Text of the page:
Friday, March 12, 2010
stains, bells, blackbirds
After the rain and the wind, leaf stains are left on the brick pavement by damp leaves which have dried and blown away.
Catching up with a podcast on the BBC's History of the World in 100 Objects, I am left with the image of an ancient, Chinese bell in The British Museum. And the Confucian belief that sets of bells are symbols of a harmonious society, where virtuous individuals work together for the common good. As I dwell on this, the thought creeps up on me that the recent collapse of capitalist economics in the West and the moral vacuum it has left behind, has left us with a society remote from harmonious principles. We are ruled by the pragmatic. Vanished from the political horizon is any but the worst sort of idealism. "The best lack all conviction and the worst are full of a passionate intensity". Voters, confronted by politicians who can no longer truly boast a moral compass, find themselves depressed and uninspired. Bells are beautiful things - church bells, Chinese bells. The programme, I think to myself, is a timely reminder to think about a harmonious society, however remote it may be, and to strive for one. If you have a bell, ring one.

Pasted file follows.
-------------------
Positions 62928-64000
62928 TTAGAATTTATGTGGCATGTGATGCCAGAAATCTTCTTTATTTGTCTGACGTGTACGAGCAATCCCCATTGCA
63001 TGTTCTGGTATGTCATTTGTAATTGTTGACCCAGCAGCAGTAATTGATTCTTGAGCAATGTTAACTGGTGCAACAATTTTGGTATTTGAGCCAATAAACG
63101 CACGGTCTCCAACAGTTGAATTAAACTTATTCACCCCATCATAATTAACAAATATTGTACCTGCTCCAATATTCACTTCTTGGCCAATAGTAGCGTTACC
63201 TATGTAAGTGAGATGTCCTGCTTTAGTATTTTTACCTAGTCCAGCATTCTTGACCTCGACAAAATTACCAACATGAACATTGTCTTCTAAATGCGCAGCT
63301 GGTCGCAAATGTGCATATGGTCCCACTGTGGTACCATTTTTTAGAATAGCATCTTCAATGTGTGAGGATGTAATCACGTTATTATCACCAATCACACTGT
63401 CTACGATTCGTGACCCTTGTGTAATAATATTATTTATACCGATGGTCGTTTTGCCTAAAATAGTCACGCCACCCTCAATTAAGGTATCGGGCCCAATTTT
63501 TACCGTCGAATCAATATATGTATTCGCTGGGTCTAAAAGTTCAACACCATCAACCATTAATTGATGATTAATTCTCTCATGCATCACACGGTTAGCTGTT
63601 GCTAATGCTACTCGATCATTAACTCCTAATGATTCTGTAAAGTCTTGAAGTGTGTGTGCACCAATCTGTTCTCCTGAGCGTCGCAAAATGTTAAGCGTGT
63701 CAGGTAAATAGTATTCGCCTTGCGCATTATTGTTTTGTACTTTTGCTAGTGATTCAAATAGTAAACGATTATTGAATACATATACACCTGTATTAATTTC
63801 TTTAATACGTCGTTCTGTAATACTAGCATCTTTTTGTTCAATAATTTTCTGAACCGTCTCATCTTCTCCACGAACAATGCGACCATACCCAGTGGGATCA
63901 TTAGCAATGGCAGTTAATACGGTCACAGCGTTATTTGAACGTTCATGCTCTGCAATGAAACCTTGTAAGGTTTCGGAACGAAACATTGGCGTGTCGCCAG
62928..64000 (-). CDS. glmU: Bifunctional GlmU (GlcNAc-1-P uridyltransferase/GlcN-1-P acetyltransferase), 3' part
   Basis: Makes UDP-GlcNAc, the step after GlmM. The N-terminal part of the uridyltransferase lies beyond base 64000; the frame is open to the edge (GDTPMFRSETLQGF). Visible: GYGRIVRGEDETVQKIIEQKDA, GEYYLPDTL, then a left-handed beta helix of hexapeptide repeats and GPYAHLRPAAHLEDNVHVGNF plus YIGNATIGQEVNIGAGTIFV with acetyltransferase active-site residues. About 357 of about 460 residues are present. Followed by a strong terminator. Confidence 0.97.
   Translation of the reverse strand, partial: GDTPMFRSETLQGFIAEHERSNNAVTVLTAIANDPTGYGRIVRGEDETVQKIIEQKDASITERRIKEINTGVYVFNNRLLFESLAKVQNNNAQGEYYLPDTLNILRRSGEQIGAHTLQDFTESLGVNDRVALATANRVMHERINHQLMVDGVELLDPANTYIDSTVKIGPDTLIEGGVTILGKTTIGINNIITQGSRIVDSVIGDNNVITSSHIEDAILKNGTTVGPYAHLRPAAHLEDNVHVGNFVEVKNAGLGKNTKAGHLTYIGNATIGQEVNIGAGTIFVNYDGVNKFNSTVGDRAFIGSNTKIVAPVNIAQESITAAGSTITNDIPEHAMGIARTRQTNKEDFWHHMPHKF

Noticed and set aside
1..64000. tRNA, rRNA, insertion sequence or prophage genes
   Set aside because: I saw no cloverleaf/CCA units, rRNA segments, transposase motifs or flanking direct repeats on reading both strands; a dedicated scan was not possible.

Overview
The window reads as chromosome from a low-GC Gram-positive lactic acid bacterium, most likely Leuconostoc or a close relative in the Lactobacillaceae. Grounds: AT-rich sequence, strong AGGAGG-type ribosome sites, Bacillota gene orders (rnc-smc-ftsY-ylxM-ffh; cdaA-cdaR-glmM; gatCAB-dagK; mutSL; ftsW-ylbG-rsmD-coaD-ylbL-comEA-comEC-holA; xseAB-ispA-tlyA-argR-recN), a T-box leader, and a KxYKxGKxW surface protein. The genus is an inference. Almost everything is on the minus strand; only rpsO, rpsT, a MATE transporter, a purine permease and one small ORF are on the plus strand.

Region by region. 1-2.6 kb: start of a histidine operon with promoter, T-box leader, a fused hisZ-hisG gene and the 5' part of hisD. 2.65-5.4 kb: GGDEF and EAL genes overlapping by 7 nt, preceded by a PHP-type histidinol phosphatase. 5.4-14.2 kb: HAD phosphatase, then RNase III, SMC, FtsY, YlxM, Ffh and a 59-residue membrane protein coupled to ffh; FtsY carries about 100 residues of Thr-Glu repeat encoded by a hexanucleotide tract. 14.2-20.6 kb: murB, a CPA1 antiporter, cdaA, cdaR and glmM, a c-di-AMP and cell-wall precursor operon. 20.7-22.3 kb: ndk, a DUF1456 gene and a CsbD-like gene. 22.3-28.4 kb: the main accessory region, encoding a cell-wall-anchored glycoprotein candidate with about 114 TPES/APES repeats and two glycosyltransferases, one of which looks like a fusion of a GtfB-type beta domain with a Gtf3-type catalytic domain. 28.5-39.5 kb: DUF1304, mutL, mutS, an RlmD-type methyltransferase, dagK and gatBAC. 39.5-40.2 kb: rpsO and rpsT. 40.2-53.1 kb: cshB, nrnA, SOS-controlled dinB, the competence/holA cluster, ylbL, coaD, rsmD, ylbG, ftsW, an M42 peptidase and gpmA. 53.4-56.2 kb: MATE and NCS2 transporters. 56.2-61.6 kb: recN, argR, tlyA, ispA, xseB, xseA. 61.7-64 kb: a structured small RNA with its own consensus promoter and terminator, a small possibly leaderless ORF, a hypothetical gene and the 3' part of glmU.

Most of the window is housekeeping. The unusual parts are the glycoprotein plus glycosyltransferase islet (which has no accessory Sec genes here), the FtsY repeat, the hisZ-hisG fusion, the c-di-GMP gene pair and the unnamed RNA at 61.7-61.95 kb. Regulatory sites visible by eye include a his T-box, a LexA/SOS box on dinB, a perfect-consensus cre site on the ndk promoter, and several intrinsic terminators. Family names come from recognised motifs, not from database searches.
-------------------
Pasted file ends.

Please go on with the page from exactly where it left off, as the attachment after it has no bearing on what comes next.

There is one side of The Grove where, just recently, there are always blackbirds, male and female, pecking at the grass. I have counted eight at one time and there are seldom fewer that three or four in evidence. I suspect that, come the Spring, they will break away from the group to mate and to take over separate territories. Meanwhile, when I walk that way, as I do this afternoon, there is a little prickle of excitement in counting their number.